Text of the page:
Human Trafficking Reports in the UK Reach Record High — and Children Are Suffering Most
The figures “almost certainly” are an underestimate of the true scale of the problem.
The number of potential victims of modern slavery in the has reached a record high — with more British nationals at risk than ever before.
In 2017, more than 5,000 cases were referred to the UK’s National Referral Mechanism, which identifies and supports victims.
This number represents a 35% increase on 2016, and is the highest since figures were first compiled in 2009, according to a report by the National Crime Agency (NCA).
Of the 5,145 cases reported, British nationals made up the highest number of cases for the first time — with 819 potential British victims reported, up from 326 in 2016.
Albanian potential victims made up 777 of the cases, and Vietnamese made up 739 of cases. But 116 different nationalities appeared in the list of referred cases — including China, Nigeria, Romania, Sudan, Eritrea, India, Poland, and Pakistan.
Worryingly, the number of children identified as potential victims rose by 66% from 2016 — up to 2,118 cases, from 1,278 the previous year.
“The reality is that there isn’t a region in the UK that isn't affected,” Liam Vernon, a senior manager in the NCA’s modern slavery and human trafficking unit, told the Independent. “The number is shocking and our assessment is that this is an under-reported crime.”
According to the NCA, the increase in referrals was “driven by greater awareness” of the problem, reported the BBC. But it said that the figures “almost certainly represent an underestimate of the true scale” of the problem.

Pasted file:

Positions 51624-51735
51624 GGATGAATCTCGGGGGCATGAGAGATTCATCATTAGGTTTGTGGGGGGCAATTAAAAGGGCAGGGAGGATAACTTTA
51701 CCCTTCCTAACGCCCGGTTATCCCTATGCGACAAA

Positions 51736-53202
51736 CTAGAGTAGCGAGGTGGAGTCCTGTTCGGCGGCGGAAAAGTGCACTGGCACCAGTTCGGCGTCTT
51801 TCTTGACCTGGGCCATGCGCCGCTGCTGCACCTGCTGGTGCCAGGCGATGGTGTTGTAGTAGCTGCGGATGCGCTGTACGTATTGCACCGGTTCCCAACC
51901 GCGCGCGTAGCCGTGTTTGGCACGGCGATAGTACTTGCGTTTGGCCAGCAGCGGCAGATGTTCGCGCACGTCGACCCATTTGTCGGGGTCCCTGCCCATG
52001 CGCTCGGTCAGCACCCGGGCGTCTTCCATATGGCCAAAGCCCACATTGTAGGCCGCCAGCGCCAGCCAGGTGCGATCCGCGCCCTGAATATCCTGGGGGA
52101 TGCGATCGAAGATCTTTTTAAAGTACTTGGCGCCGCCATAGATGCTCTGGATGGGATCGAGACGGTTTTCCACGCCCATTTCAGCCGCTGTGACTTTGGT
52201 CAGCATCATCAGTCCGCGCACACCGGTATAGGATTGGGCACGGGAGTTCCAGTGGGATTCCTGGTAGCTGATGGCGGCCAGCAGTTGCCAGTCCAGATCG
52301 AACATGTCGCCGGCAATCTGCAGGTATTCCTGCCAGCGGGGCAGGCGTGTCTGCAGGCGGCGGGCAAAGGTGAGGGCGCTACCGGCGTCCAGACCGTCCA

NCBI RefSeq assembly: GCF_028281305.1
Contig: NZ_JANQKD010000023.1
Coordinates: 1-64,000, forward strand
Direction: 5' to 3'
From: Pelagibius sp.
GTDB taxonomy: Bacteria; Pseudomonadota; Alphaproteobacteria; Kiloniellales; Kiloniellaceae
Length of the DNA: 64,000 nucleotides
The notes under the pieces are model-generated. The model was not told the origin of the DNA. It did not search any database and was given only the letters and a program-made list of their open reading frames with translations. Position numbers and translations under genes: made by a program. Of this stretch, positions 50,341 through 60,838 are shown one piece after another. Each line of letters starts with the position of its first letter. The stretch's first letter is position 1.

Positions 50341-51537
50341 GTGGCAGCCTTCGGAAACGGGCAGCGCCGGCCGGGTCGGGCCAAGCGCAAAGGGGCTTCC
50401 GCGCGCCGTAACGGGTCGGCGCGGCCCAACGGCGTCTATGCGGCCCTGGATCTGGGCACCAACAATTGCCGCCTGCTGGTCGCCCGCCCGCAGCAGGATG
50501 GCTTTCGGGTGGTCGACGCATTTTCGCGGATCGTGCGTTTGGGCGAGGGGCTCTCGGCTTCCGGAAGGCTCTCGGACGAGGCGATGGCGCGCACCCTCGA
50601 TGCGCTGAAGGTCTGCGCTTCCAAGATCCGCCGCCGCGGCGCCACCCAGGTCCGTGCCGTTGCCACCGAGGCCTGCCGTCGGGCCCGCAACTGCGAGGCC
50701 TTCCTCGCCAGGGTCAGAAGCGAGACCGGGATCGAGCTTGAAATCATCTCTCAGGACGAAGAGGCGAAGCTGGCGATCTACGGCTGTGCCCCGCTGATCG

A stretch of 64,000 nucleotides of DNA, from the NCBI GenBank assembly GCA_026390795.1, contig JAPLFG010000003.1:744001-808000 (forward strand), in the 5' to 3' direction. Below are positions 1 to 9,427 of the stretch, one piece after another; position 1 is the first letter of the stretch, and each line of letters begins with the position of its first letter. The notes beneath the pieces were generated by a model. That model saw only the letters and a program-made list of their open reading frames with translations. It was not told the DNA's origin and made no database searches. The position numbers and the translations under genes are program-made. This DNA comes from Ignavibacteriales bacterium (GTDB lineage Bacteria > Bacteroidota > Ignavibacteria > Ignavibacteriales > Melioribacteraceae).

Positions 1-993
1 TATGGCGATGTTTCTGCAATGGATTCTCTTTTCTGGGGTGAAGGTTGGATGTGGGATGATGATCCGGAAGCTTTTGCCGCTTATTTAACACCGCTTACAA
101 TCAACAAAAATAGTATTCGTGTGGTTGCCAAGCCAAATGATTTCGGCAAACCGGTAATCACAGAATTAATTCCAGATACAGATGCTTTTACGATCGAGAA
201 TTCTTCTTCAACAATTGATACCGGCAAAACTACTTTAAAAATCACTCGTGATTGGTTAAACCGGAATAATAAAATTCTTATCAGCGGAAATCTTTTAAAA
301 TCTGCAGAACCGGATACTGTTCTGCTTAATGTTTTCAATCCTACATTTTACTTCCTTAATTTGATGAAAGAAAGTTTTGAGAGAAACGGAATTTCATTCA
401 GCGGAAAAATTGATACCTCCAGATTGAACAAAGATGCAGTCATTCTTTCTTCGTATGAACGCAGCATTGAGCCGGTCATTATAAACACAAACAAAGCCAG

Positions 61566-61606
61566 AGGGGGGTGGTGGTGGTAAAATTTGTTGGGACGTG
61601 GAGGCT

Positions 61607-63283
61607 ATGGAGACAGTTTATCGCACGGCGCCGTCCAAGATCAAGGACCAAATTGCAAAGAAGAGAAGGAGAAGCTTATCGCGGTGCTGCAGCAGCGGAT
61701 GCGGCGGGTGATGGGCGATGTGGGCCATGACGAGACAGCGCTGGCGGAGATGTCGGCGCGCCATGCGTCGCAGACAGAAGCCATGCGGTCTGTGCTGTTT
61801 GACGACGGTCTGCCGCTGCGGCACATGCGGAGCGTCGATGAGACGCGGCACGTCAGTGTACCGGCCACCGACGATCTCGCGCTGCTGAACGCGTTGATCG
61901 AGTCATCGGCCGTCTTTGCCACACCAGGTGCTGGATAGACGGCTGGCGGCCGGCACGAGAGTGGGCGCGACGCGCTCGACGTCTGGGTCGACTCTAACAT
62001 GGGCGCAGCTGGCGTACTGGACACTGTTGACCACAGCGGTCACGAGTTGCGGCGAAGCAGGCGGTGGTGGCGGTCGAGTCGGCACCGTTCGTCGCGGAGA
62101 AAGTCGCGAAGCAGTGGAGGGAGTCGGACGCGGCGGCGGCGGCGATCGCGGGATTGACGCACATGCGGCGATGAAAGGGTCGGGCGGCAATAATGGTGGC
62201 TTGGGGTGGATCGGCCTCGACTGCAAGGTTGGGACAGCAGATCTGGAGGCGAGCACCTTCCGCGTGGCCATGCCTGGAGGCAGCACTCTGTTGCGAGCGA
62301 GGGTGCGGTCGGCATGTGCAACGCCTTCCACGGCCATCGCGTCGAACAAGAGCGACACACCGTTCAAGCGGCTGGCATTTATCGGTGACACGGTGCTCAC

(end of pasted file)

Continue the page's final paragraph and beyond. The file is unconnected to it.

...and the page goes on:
“We are now dealing with an evolving threat,” said Will Kerr, director of the NCA. “The criminals involved in these types of exploitation are going into online spaces, particularly adult services website, to enable their criminality.”
The report comes on the third anniversary of the introduction of the Modern Slavery Act 2015 into law, on March 26.
The rise in the numbers of children involved, as well as the growing number of British nationals, is partly due to the growth of a drug supply route known as “county lines,” reported the BBC, which sees city-based gangs using young people to carry drugs like heroin and crack cocaine to rural areas.
“They are enticed by wealth but quickly coerced by violence,” said the NCA’s deputy director, Tom Dowdall.
The NCA said that some of these exploited children have mental health issues, are drug users themselves, and some have been reported missing.
Of the total number of cases, almost half (2,352) involved forced labour, while a third (1,744) involved sexual exploitation. Some 1,595 — nearly a third — related to exploitation that was alleged to have happened overseas.
The vast majority (4,714) were passed to police forces in England; 207 in Scotland; 193 in Wales; and 31 in Northern Ireland.
Home Office minister for crime, Victoria Atkins, said the government is “leading the world in our response to this horrendous crime.” She added that more potential victims were being “identified and protected” because of an “improved understanding of modern slavery.”
“We know there is more to do, and we are working to improve the system for identifying victims and supporting them to leave situations of exploitation and begin to recover and rebuild lives,” she said.
In the UK, a government estimate in 2014 said that between 10,000 and 13,000 people were living in slavery. Of these, many are living in plain sight — working in nail bars, cannabis farms, prostitution, flower-picking, and hand car washes.
To report a suspected case of modern slavery, call the helpline on 0800 0121 700, or visit the website here.
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